British scientists called on Thursday for more research into the safety of nanoparticles, materials so small that their dimensions can be measured in atoms, following evidence that they can lodge in the brain.
Nanotechnology, which could revolutionize the health-care, consumer and construction industries, has been touted by advocates as a potential multibillion-dollar endeavor.
Prophets of doom have painted a nightmare scenario of self-replicating robots turning the Earth into a "gray goo."
But Ken Donaldson, professor of respiratory toxicology at the University of Edinburgh, said the real risk lay in breathing in designer materials so small that they can slip through membranes inside the body.
Research on rats has shown that nanoparticles deposited in the nose can migrate to the brain and move from the lungs into the bloodstream, he told reporters.
So far, it is unclear whether this poses any health threat to humans. But Donaldson, who will address a scientific conference next week on the potential hazards of nanotech at the Daresbury Laboratory research center in northern England, urges caution.
"The big worry would be if a nanotechnology business designs nanoparticles that are fundamentally different from the ones we are already exposed to and seem to cope with reasonably well," he said.
Severe reactions possible
Modern humans breathe in considerable numbers of nanoparticles on a daily basis in traffic fumes and even from cooking. In some individuals they can trigger asthma or even cardiovascular problems, by setting off an inflammatory response from the body's immune system.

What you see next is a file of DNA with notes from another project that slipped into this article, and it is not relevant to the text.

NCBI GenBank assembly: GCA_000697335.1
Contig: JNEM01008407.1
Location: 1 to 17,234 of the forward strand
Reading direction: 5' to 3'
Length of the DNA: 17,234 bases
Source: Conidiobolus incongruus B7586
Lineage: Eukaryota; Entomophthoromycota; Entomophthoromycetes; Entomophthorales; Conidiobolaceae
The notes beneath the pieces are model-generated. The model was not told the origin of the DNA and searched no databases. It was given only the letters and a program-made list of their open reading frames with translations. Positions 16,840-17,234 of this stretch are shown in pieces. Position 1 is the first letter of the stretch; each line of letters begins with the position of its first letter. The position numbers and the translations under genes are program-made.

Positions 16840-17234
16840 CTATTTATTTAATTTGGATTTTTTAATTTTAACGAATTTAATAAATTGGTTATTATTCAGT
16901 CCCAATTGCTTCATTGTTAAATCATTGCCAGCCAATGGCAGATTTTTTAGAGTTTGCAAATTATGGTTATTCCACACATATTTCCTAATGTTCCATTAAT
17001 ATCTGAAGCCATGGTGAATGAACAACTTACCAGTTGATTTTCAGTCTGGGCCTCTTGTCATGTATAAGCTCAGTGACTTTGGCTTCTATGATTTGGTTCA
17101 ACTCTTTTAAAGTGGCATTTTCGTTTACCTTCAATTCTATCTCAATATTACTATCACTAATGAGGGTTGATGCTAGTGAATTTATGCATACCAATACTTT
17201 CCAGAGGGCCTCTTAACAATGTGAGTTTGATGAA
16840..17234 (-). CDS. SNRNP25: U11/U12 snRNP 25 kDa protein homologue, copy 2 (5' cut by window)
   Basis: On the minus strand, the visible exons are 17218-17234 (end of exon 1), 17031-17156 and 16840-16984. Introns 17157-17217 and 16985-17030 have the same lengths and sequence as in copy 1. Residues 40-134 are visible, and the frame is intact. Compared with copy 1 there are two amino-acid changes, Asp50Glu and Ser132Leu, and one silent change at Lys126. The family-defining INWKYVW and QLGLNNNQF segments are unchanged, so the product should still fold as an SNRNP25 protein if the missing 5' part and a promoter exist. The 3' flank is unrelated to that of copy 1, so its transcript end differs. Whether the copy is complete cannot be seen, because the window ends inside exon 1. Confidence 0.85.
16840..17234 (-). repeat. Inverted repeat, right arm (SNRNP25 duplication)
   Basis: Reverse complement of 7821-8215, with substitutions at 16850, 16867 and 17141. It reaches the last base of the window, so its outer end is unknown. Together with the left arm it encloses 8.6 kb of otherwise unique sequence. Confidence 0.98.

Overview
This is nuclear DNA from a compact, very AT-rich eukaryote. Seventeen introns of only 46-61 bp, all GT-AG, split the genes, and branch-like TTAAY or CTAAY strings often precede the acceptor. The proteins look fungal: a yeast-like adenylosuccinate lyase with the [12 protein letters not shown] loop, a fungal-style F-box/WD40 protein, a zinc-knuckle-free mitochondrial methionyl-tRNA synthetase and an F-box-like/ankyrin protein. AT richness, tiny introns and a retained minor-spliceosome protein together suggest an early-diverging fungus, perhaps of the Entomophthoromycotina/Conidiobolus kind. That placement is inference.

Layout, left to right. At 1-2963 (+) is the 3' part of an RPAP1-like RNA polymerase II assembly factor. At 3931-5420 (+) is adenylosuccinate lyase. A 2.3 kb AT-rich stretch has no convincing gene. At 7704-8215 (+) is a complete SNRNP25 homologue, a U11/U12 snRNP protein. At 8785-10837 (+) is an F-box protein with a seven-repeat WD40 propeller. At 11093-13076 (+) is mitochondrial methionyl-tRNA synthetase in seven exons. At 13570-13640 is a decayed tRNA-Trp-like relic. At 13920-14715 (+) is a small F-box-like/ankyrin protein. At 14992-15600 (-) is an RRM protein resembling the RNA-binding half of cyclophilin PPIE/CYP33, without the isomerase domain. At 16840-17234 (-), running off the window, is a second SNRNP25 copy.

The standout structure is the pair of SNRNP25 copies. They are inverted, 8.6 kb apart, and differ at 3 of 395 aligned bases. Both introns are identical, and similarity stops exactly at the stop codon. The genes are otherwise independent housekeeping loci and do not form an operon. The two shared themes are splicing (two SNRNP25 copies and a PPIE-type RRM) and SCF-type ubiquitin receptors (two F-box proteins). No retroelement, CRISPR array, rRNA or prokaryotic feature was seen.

The new materials being developed through nanotechnology, which involves manipulating matter on a scale of a billionth of a meter, or about 80,000 times smaller than the thickness of a human hair, might trigger more severe reactions.
Mike Horton, professor of medicine at University College London and co-director of the new London Center for Nanotechnology, said scientists were treating the issue "very seriously" and had learned the lessons of public disquiet over genetic engineering.
He called for more experiments to establish how nanoparticles reached the brain and what the impact might be. But he dismissed the idea of a moratorium on nanotechnology.
"The impact would be exactly the same as the moratorium on genetic modification in Germany, which wiped out a whole area of biological science for 30 years. That would be a disaster," he said.